KEY2CHEM

Relationship between Structure and Acid/Base Strength

An acid is a compound that donates a proton (according to the Bronsted-Lowry definition). The stronger the acid, the more it dissociates to donate the proton (\(\require{mhchem}\ce{HA + H2O <=> H3O+ + A-}\)). The equilibrium constant for a stronger acid will be larger than the equilibrium constant for a weaker acid, since the equilibrium will favor formation of more products via dissociation. Stability of the conjugate base formed also increases acid strength, since the dissociation of the proton leaves behind a stable molecule. Similar trends are observed for bases (proton acceptors, based on the Bronsted-Lowry definition).

 


Example 1.

Which acid is the weakest?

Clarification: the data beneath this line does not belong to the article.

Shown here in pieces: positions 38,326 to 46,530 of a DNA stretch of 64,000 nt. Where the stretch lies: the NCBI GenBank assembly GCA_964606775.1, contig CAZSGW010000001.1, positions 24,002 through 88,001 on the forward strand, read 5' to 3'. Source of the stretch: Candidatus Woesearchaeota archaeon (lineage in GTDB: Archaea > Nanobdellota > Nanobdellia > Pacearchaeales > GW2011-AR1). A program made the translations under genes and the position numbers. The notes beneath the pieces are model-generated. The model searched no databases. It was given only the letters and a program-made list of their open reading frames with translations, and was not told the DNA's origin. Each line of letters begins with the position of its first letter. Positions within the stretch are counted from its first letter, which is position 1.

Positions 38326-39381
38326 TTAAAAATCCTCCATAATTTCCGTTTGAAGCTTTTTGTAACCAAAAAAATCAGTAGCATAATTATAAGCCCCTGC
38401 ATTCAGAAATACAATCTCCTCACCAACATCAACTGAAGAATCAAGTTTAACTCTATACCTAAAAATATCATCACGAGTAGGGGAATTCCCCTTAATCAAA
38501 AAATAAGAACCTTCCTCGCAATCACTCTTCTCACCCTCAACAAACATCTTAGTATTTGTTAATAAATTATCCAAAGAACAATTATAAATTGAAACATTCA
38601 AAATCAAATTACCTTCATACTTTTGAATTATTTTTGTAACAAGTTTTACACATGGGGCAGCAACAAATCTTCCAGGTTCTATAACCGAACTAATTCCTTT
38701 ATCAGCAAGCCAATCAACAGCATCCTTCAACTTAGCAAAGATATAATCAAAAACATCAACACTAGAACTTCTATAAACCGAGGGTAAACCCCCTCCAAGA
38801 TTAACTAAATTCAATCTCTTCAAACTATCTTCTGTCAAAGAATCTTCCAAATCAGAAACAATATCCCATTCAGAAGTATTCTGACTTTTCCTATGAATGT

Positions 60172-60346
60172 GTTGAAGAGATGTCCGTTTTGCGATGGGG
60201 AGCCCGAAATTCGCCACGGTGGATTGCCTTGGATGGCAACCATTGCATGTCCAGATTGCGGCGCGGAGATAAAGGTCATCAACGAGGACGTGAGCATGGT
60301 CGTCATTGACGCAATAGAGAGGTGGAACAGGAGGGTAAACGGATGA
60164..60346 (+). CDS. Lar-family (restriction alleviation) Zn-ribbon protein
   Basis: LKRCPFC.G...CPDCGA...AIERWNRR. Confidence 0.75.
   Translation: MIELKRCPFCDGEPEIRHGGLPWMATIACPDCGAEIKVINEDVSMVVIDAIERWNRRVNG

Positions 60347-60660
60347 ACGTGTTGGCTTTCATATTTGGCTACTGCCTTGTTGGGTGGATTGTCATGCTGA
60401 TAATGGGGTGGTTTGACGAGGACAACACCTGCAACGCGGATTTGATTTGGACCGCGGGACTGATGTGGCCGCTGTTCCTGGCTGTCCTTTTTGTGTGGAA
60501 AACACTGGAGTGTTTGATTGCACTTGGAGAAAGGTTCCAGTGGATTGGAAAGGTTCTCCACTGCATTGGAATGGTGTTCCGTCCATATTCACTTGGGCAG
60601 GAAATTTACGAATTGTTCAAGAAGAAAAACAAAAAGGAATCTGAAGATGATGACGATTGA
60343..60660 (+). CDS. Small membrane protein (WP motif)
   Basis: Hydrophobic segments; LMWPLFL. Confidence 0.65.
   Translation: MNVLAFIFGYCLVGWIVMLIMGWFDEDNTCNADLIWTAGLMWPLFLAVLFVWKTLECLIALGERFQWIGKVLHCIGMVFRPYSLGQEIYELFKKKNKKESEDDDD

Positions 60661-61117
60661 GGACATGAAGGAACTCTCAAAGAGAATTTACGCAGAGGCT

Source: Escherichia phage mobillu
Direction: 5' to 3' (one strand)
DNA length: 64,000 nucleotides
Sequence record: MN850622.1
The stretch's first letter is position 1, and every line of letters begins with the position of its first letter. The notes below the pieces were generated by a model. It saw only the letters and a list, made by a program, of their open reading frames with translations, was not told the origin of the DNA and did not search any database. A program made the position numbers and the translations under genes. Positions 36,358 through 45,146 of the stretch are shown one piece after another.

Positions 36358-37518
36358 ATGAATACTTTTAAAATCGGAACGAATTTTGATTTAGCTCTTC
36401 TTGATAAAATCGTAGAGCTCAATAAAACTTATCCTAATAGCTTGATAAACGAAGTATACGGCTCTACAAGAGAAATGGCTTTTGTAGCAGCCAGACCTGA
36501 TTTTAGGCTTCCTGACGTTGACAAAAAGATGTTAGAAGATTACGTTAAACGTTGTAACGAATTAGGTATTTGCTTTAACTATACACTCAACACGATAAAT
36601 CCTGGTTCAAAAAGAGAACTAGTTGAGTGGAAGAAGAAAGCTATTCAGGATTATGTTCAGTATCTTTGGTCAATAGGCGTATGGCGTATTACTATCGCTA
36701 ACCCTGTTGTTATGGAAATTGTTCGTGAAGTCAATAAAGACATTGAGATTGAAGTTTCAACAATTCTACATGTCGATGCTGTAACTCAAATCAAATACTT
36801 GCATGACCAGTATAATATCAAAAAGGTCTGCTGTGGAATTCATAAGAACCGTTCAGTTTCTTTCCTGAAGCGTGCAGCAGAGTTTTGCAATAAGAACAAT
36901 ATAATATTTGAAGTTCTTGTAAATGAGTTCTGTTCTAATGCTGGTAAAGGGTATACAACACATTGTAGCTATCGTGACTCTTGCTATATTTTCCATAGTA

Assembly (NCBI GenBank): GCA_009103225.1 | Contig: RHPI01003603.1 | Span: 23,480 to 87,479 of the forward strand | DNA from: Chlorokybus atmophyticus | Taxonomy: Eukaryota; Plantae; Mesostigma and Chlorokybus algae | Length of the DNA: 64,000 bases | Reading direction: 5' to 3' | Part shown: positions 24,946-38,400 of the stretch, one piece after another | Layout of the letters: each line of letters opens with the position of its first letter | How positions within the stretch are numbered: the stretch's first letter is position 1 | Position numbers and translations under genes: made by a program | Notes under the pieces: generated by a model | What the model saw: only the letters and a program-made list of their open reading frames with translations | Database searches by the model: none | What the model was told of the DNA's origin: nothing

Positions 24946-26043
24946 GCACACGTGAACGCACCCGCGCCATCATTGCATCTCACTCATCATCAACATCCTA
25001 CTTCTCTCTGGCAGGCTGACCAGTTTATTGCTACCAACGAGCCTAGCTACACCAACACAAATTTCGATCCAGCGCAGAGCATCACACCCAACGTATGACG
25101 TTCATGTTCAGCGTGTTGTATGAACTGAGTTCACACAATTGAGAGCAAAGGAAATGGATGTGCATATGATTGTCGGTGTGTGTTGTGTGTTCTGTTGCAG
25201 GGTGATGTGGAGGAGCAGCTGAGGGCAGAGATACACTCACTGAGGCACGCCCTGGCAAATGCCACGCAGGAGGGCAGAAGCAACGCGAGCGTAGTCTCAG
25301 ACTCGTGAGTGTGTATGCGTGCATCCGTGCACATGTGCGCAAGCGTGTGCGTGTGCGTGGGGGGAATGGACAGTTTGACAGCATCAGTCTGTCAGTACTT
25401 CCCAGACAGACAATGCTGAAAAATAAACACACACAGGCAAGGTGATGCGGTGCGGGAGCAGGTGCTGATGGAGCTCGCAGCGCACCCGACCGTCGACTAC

A. \(\require{mhchem}\ce{HBr}\)

B. \(\require{mhchem}\ce{HCl}\)

C. \(\require{mhchem}\ce{HF}\)

 

 

Solution 

C. \(\require{mhchem}\ce{HF}\)

\(\require{mhchem}\ce{F}\) is the smallest, most highly electronegative of these atoms. The \(\require{mhchem}\ce{H-F}\) bond is therefore stronger and less easily broken. This makes it more difficult for \(\require{mhchem}\ce{H+}\) to dissociate and means \(\require{mhchem}\ce{HF}\) is the weakest of these acids.


Example 2.

A strong base will have a \(\require{mhchem}\ce{K_{b}}\) (base dissociation constant) _____ \(1\).

A. \(=\)

B. \(>\)

C. \(<\)

 

 

Solution

B. \(>\)

A strong base is one whose equilibrium favors the products, leading to \(\text{K}_b > 1\).


Example 3.

Which oxoacid is the strongest acid?

A. \(\require{mhchem}\ce{HClO4}\)

B. \(\require{mhchem}\ce{HClO3}\)

C. \(\require{mhchem}\ce{HClO2}\)

 

 

Solution

A. \(\require{mhchem}\ce{HClO4}\)

Increasing the number of electronegative oxygen atoms stabilizes the negative charge on the conjugate base that is formed, leading to a stronger acid.